The status of GHP as an official pharmacopeia reinforces that homoeopathy is an accepted alternative school of medicine that is the equal of conventional (allopathic) medicine. Despite the different points of view on health, illness, and treatment, and consequently the different perspectives on the medicinal products employed, all homoeopathic drug products must satisfy the same quality requirements as the medicines used in allopathic medicine.

The General Notices of the GHP require stipulations regarding raw materials, vehicles and excipients, dosage forms, methods of preparation, analytical methods, and reagents. Many of these requirements are in the European and/or German (allopathic) Pharmacopoeias, but the GHP includes details for those that are not in those other two references.

The GHP has seen a steep growth in the number of included substances, rising from 481 monographs in 1991 and 503 in 1997 to the present total of 616, including those in the 2017 update. The result of this surge still leaves the GHP with slightly less than half of the total number of monographs in the HPUS. Official monograph names in the GHP may include the plant part and, when appropriate, an indication of any special GHP method utilized in the manufacture of the homeopathic drug product.

Individual GHP monographs have a format slightly different than those in the HPUS. Identification tests, additional tests and assay may follow the description of the monographed starting material. The second part of each monograph is titled “Dosage Forms” and gives the specific method (see below) to be used to make the attenuations, the lowest attenuation that may be prepared, organoleptic tests, and identification tests (when not previously present) as well as assays in selected monographs. The monographs end with relative density and dry residue tests when applicable, plus storage requirements. Manufacturing information and test procedures for the first attenuation(s) make up an integral part of each GHP monograph.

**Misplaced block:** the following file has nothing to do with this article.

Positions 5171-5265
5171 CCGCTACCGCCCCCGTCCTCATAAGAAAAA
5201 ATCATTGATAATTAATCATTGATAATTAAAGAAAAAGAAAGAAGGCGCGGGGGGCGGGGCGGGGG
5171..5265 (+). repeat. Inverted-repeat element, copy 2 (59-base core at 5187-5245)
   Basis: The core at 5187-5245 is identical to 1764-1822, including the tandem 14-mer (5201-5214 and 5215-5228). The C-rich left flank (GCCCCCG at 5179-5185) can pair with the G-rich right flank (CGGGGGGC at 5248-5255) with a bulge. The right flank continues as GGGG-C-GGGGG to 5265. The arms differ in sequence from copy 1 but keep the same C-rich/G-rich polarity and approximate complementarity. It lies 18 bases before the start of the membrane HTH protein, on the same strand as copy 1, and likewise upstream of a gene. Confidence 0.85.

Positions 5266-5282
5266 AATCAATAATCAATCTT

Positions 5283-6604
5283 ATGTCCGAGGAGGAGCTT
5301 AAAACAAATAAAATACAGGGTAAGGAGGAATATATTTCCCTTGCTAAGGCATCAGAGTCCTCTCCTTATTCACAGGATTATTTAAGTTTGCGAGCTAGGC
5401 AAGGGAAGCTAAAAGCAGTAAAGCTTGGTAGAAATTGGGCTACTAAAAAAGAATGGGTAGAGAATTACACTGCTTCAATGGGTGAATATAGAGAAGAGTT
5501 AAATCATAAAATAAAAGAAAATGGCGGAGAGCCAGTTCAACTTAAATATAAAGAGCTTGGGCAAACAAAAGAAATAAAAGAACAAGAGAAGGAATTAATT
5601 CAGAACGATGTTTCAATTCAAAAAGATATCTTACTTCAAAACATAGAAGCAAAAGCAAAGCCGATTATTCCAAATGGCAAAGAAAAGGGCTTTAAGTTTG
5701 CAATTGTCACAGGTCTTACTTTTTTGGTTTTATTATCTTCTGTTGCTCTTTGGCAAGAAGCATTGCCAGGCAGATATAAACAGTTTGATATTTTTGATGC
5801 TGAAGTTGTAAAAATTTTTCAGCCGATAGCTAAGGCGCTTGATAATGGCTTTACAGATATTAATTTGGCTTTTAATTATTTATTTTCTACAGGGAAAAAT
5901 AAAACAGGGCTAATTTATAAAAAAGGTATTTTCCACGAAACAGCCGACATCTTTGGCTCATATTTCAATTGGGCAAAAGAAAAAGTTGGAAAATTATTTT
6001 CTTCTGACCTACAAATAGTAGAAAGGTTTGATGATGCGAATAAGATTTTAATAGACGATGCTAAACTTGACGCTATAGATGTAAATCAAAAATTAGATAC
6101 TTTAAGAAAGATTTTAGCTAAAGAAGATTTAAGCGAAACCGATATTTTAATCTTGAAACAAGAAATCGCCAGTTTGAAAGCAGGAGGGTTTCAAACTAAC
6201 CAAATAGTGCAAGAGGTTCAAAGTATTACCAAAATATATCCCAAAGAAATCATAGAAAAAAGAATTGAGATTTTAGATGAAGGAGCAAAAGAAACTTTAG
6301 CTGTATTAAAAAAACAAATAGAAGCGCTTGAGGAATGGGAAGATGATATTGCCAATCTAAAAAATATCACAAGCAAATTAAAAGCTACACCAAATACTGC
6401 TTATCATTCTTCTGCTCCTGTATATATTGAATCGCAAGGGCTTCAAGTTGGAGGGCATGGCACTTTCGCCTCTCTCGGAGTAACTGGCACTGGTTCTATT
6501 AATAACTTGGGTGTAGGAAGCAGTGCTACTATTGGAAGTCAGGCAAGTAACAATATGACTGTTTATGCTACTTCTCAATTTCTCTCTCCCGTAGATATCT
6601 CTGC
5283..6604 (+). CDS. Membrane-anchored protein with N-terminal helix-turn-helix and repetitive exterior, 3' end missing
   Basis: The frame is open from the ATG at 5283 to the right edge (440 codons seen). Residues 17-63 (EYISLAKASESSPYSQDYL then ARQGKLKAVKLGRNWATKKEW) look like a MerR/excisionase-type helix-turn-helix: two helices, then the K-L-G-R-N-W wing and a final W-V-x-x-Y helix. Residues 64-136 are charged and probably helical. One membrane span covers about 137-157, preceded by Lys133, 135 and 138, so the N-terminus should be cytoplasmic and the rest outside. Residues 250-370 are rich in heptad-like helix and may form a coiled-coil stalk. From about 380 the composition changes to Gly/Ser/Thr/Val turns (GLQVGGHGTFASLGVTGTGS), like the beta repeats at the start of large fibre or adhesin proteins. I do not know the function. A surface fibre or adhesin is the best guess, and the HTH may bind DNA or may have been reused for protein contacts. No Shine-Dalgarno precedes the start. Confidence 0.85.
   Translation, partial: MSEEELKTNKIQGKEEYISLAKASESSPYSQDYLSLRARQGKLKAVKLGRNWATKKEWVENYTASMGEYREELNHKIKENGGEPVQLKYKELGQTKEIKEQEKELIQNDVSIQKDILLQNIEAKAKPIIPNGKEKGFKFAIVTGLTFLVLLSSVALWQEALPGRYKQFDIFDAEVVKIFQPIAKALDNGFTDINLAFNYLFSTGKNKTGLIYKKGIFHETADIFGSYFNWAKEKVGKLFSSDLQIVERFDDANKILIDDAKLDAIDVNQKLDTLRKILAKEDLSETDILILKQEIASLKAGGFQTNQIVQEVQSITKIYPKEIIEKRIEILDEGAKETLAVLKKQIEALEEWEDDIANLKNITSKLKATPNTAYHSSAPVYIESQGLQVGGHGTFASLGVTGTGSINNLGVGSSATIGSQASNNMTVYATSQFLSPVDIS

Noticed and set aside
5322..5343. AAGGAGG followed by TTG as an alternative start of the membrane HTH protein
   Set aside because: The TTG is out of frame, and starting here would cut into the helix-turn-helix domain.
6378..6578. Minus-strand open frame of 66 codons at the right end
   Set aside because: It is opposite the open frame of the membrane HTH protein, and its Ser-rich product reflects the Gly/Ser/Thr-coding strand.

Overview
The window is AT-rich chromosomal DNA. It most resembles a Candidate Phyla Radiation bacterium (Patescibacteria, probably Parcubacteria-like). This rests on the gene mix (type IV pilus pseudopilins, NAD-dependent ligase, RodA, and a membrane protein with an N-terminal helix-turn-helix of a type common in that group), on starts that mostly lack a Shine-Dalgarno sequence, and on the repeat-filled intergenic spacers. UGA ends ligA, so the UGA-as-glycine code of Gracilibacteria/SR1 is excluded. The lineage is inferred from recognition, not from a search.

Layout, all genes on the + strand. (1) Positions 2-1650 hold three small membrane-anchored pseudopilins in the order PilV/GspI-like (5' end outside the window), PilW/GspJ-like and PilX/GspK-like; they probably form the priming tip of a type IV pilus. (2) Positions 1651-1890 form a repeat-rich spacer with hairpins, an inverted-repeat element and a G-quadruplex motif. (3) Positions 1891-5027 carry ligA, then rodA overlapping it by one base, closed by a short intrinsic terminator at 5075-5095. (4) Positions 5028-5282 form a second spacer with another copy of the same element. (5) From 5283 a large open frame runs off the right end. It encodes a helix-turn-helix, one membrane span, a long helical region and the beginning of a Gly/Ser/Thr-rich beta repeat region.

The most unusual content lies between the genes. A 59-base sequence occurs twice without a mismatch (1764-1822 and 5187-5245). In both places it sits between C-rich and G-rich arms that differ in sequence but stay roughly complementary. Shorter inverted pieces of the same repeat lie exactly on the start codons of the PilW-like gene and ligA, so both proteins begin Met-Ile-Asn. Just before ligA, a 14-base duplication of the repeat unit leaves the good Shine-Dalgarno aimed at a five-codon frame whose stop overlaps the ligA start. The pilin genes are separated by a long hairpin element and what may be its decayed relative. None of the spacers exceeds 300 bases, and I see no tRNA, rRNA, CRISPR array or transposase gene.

For preparations of botanical origin, the monograph nomenclature is now harmonized with the Kew Index of Plant Names; the “Description” in many monographs have been revised in recent supplements as needed. The “Description” sections in GHP monographs have the mandatory status of identification tests.

IMPORTANT: there are many monographs in the HPUS and the GHP that have the same name. However, there are some botanical monographs for which the HPUS and GHP specify different plant parts. It is not enough for a manufacturer to purchase a tincture from a supplier that complies with the GHP and simply use it to manufacture a homeopathic drug product per the HPUS. It is essential to ensure the foreign supplier uses the plant part specified in the HPUS; if not, the product will be considered adulterated and misbranded when sold in the United States. This is the first of two critical issues that may require access to the GHP.